Connecticut foreclosures and short sale is not the reason for our homes depreciating in value, it is the end result of bad policies, easy money and overbuilding of 5-10 years ago. 2003-2007 were times when builders got rich and investors got richer. Investors were gobbling up 2, 3 and 4 vacation homes and banks were lending money with no income verification. It was times when demand was high and supply was low and because of that, home prices were rising 1-2% per month and lasted for several years. In a matter of just 3 years, home prices increased 35-40 percent in our area and was outrageous. It became obvious that affordability was getting squeezed and investors were running out of buyers able to afford the outlandish prices for homes....and like a light switch, the market turned. The plateau came quite suddenly in 2007 and began to deteriorate quickly. Once appreciation stopped and depreciation set in, people were not able to refinance their homes. The glut of homes that were purchased with 3 and 5 year baloon payments were coming due and could not be refinanced since there was no equity in the home any longer. Owners were forced to sell at a loss. Couple that with financing a few wars, blowing through our national debt ceiling and unemployment hitting 10%, and we set the stage to a new supply vs. demand scenario where damand was now low and supply was extremely high. The cyclone and buying frenzie came to an end.
You see, Connecticut foreclosures and short sales on the market right now are not the problem to the falling equity in our homes. It's an end result of overbuilding and easy money that ran out of control. Distressed homes on the market today are being sold the same way conventional homes are sold. Through real estate agents to the highest bidder. The problem is there aren't very many bidders and far too many homes on the market and the extra competition is causing our prices to drop. We would have the same problem if none of the homes were distressed with the same ratio of supply vs. demand.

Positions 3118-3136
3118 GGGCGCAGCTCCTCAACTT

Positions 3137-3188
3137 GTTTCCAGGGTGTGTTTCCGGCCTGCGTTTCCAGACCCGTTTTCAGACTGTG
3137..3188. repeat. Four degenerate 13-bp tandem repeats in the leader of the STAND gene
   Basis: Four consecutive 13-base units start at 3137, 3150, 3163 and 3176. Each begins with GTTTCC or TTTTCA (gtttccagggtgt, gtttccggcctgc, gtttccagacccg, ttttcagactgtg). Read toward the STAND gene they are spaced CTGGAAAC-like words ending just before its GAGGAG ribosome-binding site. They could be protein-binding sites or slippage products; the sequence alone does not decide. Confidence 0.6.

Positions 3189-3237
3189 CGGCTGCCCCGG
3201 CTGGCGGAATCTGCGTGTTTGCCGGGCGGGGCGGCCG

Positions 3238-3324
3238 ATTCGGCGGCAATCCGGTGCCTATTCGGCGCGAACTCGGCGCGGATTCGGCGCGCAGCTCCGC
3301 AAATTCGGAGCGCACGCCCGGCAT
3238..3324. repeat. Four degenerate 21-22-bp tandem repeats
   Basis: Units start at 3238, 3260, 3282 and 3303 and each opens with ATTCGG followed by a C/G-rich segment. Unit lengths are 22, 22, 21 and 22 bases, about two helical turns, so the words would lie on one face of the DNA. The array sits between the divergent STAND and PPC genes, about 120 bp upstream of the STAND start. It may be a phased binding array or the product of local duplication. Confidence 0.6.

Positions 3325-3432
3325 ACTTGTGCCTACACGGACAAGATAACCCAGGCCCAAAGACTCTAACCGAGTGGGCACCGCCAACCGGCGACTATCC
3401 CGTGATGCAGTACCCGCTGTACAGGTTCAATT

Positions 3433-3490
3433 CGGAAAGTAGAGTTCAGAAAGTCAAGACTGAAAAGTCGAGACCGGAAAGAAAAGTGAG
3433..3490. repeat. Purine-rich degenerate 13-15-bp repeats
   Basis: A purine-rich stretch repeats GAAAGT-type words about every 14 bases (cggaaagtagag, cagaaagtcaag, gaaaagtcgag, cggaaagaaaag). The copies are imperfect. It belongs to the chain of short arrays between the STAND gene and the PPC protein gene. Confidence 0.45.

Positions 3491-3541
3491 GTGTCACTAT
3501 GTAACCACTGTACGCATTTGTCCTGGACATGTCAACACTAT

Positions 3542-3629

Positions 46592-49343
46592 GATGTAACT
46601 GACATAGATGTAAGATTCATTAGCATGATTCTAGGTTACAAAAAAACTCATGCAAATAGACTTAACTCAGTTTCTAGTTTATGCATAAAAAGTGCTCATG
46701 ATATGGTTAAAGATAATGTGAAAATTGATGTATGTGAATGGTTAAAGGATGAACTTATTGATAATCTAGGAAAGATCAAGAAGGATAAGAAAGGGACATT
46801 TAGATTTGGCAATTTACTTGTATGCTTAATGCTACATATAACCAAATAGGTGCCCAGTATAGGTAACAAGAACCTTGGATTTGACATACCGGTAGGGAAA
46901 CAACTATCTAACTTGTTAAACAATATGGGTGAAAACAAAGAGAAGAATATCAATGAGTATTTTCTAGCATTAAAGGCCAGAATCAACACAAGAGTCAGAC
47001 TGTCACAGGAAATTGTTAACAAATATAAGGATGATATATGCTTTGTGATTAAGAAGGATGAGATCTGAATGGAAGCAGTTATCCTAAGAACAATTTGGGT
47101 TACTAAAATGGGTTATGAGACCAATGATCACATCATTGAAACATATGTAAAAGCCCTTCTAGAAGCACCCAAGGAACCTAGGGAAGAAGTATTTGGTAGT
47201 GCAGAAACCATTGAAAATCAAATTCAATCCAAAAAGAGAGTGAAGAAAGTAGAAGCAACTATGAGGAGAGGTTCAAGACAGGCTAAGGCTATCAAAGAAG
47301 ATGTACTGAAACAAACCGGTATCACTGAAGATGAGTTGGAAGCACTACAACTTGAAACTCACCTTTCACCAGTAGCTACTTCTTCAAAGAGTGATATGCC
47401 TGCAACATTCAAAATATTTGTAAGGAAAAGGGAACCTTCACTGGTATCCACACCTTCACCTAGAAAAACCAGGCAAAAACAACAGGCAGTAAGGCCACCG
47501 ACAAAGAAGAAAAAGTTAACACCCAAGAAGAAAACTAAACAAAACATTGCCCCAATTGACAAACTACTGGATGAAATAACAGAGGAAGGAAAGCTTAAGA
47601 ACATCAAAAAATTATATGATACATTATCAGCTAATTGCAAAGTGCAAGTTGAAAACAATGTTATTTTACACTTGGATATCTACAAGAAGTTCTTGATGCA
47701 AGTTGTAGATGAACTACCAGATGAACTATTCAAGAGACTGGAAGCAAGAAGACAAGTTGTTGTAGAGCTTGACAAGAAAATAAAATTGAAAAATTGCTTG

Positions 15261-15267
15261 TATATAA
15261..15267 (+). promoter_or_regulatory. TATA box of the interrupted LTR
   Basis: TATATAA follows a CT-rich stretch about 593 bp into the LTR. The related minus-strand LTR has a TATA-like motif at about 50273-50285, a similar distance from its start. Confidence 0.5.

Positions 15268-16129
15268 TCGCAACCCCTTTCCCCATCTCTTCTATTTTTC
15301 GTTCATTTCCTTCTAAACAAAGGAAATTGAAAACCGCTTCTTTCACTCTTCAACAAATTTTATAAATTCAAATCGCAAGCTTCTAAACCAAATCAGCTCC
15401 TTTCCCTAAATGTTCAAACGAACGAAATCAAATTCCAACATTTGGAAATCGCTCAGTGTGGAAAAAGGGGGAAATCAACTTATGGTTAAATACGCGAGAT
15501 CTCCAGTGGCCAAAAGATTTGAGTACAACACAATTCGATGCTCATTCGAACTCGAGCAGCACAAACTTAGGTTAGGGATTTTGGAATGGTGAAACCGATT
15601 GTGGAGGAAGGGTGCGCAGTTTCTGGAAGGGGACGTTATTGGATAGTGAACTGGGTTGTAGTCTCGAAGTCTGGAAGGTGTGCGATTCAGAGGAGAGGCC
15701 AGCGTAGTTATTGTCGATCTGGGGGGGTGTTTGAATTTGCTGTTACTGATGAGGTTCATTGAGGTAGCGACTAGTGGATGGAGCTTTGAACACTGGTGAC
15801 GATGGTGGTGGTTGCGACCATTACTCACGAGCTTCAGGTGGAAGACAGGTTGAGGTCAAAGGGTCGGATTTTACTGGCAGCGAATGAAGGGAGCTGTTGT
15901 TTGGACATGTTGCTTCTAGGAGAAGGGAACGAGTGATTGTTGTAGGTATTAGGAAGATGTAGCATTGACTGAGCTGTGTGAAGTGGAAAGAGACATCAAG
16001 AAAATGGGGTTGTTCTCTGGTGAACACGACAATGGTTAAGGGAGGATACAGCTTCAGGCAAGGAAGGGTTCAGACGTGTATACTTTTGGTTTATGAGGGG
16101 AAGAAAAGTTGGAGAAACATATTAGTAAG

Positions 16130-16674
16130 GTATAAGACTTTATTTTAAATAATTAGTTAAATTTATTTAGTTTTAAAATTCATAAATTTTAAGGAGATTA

Don't blame the falling values on Connecticut foreclosures and short sales, the blame rests on the easy money of the mid 2000's. This area is starting to normalize prices back to inflationary levels over the last 10 years in a touch economic environment filled with high unemployment and underemployed Americans. Hang in there. There are signs we're approaching a bottom.
Overall, Connecticut foreclosures over the last 3 months ending in October 2011 are down, month over month. In August, 27% of all homes in preforeclosure (1432) were foreclosed on and in October, 32% of all homes in preforeclosure (872) were foreclosed on. What this means is that October had fewer homes entering into preforeclosure than did August and October had more foreclosures on a higher percentage of homes meaning more homes are moving through the process than are entering.
Now is good opportunity to search out Connecticut foreclosure and short sale homes and investment opportunity. As a buyer, you can purchase a home at prices 10 years ago. If you haven't considered being an investor before, now is a great time to dip your foot into the water. Low prices and low interest and a hot rental market make for good consideration. Also consider that you're eating away at the bloated supply of our market and helping get it back into balance. Want more info? Search here for Connecticut Foreclosures and click here for Connecticut short sales.
That's my .02... What's yours?